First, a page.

On paper, an 18-4 basketball team playing one with an 8-15 record seems like a tremendous mismatch.
But the games are played on hardwood, not paper, and that’s exactly how heavy underdog Frankford approached their Tuesday evening Class AAAA semifinal at Public League Division A rival Martin Luther King High. Yes, the Pioneers had lost twice to King during the regular season en route to an 0-10 division mark, but they had also played better of late, winning their regular season final against Central Bucks South before capturing a 66-55 first-round home playoff win over Bartram last week.
So the Pioneers approached this game like they had nothing to lose, because hey, let’s face it, they didn’t. The result was ultimately a 65-59 King win, probably one of the most hard-fought of their now 19 total victories. King led 10-5 after one, 28-20 at halftime and 45-35 after three, but Frankford kept coming.
“We were very familiar with one another, and both teams struggled scoring early on,” Frankford head coach Dave Huzzard said by phone Wednesday afternoon. “They had us on our heels at times, but we were certainly in the game the entire time.”
The Pioneers cut the deficit to as few as two points, but as Huzzard said, “We really struggled to get over the hump. It would go from two to five points, then we’d cut it to three, then they’d get it up to seven and back down to three or four, and so forth. We just never got that big basket when we needed it.”
Huzzard did get a season-high 29 points from junior Ladji Fofana, who had just two points in the win over Bartram. Though he will lose key seniors Aaron McFarlan, Rob Simmons and Joe Ricketts to graduation, the Pioneers are mostly young and are viewing this season as a building block to transitioning into a hopeful Division A frontrunner in 2014-15. It won’t be easy — nothing in the Public League ever is — but Huzzard’s feeling is yes, his team went 0-10 in the division, but they also got to compete against some of the city’s best players. Not only is Fofana eligible to be back, but so are fellow juniors Mussa Ba, Quadire Truesdale and Odanis Betances, all of whom played major minutes this season.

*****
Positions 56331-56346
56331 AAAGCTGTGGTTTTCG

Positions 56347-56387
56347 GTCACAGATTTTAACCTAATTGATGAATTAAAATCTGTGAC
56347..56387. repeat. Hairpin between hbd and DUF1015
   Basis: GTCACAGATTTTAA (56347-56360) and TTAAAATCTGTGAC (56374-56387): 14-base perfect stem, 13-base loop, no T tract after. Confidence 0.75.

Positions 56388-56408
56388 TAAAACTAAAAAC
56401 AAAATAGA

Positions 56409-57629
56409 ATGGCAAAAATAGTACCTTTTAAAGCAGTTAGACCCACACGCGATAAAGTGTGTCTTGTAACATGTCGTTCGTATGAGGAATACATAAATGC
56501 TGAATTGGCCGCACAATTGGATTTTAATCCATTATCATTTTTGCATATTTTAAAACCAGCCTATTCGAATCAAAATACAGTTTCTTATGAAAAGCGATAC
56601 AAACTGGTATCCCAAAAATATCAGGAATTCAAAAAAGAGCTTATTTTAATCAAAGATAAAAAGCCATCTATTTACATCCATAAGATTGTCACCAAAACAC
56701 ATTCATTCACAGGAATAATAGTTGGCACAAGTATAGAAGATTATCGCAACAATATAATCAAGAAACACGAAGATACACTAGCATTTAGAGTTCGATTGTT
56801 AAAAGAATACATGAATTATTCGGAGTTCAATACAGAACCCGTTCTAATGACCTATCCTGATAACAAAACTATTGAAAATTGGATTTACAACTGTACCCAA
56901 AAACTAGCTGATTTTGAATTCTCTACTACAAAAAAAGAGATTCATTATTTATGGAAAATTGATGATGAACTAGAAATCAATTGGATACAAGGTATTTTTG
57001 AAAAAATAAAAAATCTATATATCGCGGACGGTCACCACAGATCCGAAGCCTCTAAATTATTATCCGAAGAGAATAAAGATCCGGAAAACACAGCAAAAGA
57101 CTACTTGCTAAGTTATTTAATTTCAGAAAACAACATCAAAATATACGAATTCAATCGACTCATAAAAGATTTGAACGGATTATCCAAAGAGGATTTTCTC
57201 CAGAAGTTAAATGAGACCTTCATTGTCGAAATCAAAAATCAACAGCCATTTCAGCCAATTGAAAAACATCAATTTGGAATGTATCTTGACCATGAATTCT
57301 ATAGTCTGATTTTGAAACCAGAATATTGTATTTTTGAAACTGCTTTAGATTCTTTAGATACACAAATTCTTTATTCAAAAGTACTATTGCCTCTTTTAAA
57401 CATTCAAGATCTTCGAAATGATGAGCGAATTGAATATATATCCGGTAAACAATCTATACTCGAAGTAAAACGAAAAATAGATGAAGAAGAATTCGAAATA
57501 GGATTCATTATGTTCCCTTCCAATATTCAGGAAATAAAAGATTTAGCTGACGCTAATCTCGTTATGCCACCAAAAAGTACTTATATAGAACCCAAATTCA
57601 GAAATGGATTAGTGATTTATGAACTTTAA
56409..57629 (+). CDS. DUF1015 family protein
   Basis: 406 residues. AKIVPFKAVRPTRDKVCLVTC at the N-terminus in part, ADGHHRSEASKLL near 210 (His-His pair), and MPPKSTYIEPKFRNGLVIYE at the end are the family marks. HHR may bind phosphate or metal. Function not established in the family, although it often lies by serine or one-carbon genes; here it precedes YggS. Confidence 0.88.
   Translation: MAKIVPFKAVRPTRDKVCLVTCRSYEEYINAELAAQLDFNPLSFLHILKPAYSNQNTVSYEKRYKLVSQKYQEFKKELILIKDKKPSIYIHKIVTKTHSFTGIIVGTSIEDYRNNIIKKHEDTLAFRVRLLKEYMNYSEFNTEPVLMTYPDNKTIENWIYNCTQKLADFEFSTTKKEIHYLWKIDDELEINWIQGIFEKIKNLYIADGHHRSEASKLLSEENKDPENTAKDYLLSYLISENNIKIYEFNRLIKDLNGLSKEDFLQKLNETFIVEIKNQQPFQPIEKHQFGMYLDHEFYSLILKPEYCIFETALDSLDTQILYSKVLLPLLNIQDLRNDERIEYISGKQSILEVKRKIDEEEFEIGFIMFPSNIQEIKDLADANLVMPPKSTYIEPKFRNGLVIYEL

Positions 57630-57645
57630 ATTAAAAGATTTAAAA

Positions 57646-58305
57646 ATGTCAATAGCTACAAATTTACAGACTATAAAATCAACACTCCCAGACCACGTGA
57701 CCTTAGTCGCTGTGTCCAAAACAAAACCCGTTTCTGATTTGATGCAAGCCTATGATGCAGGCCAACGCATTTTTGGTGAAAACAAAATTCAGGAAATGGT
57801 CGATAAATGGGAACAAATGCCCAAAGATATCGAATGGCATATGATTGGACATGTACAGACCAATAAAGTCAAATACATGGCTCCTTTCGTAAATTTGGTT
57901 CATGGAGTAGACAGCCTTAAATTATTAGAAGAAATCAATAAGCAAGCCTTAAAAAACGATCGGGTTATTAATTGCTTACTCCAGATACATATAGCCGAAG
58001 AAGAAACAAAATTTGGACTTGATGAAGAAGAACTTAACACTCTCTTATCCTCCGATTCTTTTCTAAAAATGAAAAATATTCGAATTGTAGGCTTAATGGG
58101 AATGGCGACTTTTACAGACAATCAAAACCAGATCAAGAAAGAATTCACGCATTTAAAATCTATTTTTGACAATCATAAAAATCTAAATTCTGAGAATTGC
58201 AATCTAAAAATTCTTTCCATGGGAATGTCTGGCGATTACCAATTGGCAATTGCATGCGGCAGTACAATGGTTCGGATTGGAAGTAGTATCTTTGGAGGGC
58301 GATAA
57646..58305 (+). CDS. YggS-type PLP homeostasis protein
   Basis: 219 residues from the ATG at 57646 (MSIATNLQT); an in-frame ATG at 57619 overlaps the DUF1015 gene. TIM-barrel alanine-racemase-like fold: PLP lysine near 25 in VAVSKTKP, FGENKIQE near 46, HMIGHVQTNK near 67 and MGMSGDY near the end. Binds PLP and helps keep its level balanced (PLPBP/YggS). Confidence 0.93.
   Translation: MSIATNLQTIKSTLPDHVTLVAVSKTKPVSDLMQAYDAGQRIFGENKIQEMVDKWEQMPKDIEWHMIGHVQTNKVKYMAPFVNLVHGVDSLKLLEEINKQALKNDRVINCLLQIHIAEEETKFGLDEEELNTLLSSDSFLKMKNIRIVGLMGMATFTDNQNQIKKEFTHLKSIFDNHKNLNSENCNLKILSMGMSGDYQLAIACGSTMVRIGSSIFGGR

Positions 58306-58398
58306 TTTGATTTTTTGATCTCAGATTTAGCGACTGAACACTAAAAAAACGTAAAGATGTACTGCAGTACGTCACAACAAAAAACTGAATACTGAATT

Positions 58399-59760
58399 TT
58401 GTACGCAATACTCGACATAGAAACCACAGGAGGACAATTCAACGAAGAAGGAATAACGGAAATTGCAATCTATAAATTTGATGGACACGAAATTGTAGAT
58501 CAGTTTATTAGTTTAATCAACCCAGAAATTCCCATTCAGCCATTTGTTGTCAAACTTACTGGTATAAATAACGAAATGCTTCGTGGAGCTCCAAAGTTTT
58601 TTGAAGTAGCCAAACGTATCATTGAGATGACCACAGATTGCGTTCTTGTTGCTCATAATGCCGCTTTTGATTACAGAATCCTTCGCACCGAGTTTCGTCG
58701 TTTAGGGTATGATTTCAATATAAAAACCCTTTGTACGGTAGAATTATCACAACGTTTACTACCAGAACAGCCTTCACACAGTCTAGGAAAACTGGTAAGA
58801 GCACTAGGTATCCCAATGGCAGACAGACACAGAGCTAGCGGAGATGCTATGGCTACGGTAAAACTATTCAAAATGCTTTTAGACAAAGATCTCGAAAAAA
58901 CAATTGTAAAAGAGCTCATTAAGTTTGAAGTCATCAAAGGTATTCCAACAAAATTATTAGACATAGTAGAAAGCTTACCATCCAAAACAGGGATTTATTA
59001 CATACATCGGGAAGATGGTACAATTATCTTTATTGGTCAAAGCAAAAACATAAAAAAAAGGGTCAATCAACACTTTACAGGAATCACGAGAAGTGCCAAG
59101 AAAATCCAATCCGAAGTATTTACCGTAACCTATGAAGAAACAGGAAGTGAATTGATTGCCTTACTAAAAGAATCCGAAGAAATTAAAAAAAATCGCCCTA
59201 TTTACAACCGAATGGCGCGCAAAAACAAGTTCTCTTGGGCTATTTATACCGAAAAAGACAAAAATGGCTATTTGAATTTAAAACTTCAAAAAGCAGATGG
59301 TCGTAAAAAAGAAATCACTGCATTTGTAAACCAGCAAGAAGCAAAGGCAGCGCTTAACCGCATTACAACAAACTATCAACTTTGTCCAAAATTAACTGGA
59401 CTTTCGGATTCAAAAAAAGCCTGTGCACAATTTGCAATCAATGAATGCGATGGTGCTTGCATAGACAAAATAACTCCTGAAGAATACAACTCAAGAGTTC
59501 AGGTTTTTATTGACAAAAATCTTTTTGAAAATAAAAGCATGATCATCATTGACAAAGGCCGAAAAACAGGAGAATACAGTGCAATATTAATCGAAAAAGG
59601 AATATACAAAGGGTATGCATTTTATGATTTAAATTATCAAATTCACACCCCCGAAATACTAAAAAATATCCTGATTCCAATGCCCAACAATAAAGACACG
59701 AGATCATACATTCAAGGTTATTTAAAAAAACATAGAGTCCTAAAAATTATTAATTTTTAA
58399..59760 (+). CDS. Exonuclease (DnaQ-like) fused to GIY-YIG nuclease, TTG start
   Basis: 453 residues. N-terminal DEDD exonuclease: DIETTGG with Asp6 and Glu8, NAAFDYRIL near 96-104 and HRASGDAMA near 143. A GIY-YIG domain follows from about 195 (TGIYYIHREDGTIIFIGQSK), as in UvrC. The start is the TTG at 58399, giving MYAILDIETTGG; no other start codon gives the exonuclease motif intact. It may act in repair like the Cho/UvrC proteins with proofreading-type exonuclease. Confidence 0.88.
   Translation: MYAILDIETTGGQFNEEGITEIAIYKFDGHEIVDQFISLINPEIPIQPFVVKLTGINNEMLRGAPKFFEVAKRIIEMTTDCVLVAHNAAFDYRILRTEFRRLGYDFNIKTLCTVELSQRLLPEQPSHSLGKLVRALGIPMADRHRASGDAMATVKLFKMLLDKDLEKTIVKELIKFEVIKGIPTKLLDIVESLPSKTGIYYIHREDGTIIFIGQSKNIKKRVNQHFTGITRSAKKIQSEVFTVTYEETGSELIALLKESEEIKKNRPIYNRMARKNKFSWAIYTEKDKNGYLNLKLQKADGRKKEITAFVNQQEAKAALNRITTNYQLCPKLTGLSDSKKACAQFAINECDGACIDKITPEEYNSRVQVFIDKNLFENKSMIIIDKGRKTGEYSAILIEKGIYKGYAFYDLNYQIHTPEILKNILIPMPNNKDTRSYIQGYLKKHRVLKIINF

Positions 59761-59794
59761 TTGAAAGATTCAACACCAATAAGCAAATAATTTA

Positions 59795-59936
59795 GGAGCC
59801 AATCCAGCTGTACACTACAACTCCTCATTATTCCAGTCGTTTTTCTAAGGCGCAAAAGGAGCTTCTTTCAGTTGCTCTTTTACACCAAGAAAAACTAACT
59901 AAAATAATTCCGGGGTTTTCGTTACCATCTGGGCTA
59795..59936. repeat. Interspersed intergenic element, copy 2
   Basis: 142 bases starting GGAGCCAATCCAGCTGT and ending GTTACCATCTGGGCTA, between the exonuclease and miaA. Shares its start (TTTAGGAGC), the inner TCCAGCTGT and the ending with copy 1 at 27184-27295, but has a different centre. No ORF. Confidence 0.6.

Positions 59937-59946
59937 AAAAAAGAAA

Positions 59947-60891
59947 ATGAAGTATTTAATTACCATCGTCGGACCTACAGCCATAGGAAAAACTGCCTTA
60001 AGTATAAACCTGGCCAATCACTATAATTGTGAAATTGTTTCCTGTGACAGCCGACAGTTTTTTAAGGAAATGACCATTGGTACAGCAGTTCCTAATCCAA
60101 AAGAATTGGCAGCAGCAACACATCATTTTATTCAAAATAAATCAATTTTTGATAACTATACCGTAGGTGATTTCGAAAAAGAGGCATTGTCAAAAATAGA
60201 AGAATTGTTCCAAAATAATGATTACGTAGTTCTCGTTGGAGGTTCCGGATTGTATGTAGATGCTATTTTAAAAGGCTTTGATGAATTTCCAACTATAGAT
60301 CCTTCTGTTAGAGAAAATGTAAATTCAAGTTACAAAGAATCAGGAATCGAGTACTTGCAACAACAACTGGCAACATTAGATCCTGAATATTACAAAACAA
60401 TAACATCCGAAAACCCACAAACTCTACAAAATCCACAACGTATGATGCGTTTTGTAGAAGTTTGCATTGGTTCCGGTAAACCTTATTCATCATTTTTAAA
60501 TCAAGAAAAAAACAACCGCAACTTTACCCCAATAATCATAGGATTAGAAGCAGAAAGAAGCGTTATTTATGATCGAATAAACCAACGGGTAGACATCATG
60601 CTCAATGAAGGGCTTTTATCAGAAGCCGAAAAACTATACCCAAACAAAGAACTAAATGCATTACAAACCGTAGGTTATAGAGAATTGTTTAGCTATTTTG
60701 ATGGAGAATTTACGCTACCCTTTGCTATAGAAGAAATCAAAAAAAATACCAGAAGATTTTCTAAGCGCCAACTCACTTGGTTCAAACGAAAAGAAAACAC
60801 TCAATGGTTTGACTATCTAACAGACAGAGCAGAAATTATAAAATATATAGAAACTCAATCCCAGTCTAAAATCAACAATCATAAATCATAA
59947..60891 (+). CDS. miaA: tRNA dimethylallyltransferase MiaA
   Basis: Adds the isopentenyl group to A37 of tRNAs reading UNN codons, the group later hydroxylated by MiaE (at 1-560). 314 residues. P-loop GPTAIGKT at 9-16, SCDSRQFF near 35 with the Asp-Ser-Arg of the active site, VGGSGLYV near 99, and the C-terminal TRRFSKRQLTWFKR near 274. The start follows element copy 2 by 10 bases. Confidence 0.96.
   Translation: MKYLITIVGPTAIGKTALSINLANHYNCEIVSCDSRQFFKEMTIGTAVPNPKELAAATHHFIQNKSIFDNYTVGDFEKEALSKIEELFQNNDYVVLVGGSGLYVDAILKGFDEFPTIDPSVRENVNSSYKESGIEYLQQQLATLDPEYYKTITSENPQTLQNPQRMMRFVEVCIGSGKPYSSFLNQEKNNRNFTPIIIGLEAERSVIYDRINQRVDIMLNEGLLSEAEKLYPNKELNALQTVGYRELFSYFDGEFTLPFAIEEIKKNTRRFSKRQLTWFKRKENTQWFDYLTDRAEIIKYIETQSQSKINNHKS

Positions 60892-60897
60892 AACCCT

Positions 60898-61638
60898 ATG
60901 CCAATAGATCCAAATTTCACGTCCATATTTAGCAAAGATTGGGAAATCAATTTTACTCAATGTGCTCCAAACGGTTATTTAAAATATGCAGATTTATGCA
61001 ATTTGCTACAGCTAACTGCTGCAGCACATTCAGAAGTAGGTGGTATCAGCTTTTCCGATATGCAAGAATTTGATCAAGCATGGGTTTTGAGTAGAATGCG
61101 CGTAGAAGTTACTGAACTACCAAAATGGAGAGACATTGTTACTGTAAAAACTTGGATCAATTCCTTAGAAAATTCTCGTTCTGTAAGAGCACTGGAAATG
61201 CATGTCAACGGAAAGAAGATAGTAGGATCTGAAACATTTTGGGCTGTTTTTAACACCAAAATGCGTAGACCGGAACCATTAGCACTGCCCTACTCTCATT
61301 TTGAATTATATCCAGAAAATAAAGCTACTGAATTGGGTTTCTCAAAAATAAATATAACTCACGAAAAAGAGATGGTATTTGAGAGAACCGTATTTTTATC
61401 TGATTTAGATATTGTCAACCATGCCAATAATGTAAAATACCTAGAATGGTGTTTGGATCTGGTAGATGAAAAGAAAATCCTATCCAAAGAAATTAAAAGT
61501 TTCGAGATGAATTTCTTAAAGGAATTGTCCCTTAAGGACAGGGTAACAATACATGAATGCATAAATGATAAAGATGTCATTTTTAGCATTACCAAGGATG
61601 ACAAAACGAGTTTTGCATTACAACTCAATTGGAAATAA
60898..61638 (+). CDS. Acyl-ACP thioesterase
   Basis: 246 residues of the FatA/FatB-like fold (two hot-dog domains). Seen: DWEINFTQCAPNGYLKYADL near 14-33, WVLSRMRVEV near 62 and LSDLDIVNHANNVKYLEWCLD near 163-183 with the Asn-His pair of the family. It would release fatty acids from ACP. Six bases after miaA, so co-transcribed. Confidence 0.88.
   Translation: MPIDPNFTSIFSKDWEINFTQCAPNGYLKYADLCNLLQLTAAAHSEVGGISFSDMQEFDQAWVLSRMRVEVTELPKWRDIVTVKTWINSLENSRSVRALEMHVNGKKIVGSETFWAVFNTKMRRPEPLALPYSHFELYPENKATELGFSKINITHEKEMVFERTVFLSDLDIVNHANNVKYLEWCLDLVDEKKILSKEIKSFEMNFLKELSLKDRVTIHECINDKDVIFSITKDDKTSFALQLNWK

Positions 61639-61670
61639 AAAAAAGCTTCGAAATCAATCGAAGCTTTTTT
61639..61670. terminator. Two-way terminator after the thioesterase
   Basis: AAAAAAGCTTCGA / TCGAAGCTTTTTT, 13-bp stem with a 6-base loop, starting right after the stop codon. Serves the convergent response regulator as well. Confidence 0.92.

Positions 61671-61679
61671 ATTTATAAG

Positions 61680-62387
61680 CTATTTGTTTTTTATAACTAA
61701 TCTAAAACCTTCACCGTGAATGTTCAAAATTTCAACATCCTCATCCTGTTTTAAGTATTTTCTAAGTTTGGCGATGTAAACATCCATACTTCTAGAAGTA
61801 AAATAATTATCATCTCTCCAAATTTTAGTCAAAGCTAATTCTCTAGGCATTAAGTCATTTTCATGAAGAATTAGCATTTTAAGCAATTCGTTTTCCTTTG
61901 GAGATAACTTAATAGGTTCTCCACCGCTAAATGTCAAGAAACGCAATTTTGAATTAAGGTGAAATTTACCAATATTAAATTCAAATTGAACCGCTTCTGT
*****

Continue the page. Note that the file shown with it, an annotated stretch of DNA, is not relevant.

Of course, expecting an entire Public League roster to return intact is akin to expecting to win the lottery — yes, it would be great, but it’s also a long shot.
“As far as that goes, I’ve learned my lesson,” Huzzard said. “You kind of just cross your fingers and hope. But if we do get everyone back, we’ll enter next year with an extremely strong nucleus. They all got a lot of floor time against the city’s best. They got better and know what it’s like now. They can be a very strong team next year.”
Against King, Huzzard, a veteran coach, showed that even those in charge of a team are vulnerable to making mistakes that can be learned from during the course of a game. With Frankford down just three, Huzzard saw a King player step out of bounds with the basketball right in front of his bench, a play the officials failed to see. Huzzard lost his temper and ended up receiving a technical foul.
“I made a huge mistake and got on the ref,” he said. “He didn’t like my reaction, so he T’ed me up. They made both free throws to make it a five-point game, and we never got closer than three the rest of the way. I need to keep my cool, and I apologized to my team after. I take full responsibility.”
So in the end, the 2013-14 season was a learning experience for both Huzzard and his players. And after an 0-10 division mark, they all know that the only way to go from here is up.
“It was nice, the last couple of games we stopped forcing shots and being selfish,” Huzzard said. “Two-thirds of the way through the season, it felt like we were headed nowhere. It’s nice to end on a positive note, as opposed to a month ago where we were in a dead-end situation and not getting through to the kids. Things kind of came together for us at the end.” ••